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      Recall is not necessary for verbal sequence learning

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      Memory & Cognition
      Springer US
      Recall, Sequence learning, Short-term memory

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          Abstract

          The question of whether overt recall of to-be-remembered material accelerates learning is important in a wide range of real-world learning settings. In the case of verbal sequence learning, previous research has proposed that recall either is necessary for verbal sequence learning (Cohen & Johansson Journal of Verbal Learning and Verbal Behavior, 6, 139–143, 1967; Cunningham, Healy, & Williams Journal of Experimental Psychology: Learning, Memory, and Cognition, 10, 575–597, 1984), or at least contributes significantly to it (Glass, Krejci, & Goldman Journal of Memory and Language, 28, 189–199, 1989; Oberauer & Meyer Memory, 17, 774–781, 2009). In contrast, here we show that the amount of previous spoken recall does not predict learning and is not necessary for it. We suggest that previous research may have underestimated participants’ learning by using suboptimal performance measures, or by using manual or written recall. However, we show that the amount of spoken recall predicted how much interference from other to-be-remembered sequences would be observed. In fact, spoken recall mediated most of the error learning observed in the task. Our data support the view that the learning of overlapping auditory–verbal sequences is driven by learning the phonological representations and not the articulatory motor responses. However, spoken recall seems to reinforce already learned representations, whether they are correct or incorrect, thus contributing to a participant identifying a specific stimulus as either “learned” or “new” during the presentation phase.

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          Binary codes capable of correcting deletions, insertions, and reversal

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            Short-term memory for serial order: the Start-End Model.

            Three solutions to the problem of serial order can be identified: chaining, ordinal and positional theories. Error patterns in serial recall from short-term memory fail to support chaining theories, yet provide unequivocal evidence for positional theories. In a new model of short-term memory, the Start-End Model (SEM), the positions of items in a sequence are coded relative to the start and end of that sequence. Simulations confirm SEM's ability to capture the main phenomena in serial recall, such as the effects of primacy, recency, list length, grouping, modality, redundant suffices, proactive interference, retention interval, and phonological similarity. Moreover, SEM is the first model to capture the complete pattern of errors, including transpositions, repetitions, omissions, intrusions, confusions, and, in particular, positional errors between groups and between trials. Unlike other positional models however, SEM predicts that positional errors will maintain relative rather than absolute position, in agreement with recent experiments (Henson, 1977).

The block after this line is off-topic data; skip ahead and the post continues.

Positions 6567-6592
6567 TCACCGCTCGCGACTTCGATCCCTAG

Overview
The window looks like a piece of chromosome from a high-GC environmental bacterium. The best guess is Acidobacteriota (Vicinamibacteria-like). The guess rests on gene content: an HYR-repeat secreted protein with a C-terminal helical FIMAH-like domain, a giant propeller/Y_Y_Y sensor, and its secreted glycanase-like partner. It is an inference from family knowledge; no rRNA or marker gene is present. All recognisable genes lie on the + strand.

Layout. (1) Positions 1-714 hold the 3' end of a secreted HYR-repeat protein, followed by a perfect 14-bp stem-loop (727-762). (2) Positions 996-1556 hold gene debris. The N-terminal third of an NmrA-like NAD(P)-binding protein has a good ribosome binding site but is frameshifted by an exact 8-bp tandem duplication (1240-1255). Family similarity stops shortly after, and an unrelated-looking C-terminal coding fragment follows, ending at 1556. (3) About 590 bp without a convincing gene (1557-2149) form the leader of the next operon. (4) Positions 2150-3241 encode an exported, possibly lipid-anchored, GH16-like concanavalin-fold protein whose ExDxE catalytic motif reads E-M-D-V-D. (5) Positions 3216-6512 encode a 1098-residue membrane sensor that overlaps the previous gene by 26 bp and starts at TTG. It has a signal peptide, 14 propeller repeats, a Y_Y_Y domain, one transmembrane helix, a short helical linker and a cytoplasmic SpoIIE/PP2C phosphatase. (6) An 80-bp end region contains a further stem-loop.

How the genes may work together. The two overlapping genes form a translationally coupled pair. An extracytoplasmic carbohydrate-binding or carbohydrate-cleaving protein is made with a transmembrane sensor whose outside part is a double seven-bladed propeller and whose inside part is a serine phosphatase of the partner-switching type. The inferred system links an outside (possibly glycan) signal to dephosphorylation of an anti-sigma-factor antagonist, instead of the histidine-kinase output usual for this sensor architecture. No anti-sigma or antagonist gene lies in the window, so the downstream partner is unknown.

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              Binary codes capable of correcting deletions, insertions and reversals

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                Author and article information

                Contributors
                kristjan.kalm@mrc-cbu.cam.ac.uk
                Journal
                Mem Cognit
                Mem Cognit
                Memory & Cognition
                Springer US (New York )
                0090-502X
                1532-5946
                20 August 2015
                20 August 2015
                2016
                : 44
                : 104-113
                Affiliations
                MRC Cognition and Brain Sciences Unit, 15 Chaucer Road, Cambridge, CB2 7EF UK
                Author information
                http://orcid.org/0000-0001-5396-432X
                Article
                544
                10.3758/s13421-015-0544-0
                4722071
                26289546
                0dfd6646-6caf-47da-83e8-4c8fb983bc7f
                © The Author(s) 2015

                Open Access This article is distributed under the terms of the Creative Commons Attribution 4.0 International License (http://creativecommons.org/licenses/by/4.0/), which permits unrestricted use, distribution, and reproduction in any medium, provided you give appropriate credit to the original author(s) and the source, provide a link to the Creative Commons license, and indicate if changes were made.

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                © Psychonomic Society, Inc. 2016

                Neurosciences
                recall,sequence learning,short-term memory
                Neurosciences
                recall, sequence learning, short-term memory

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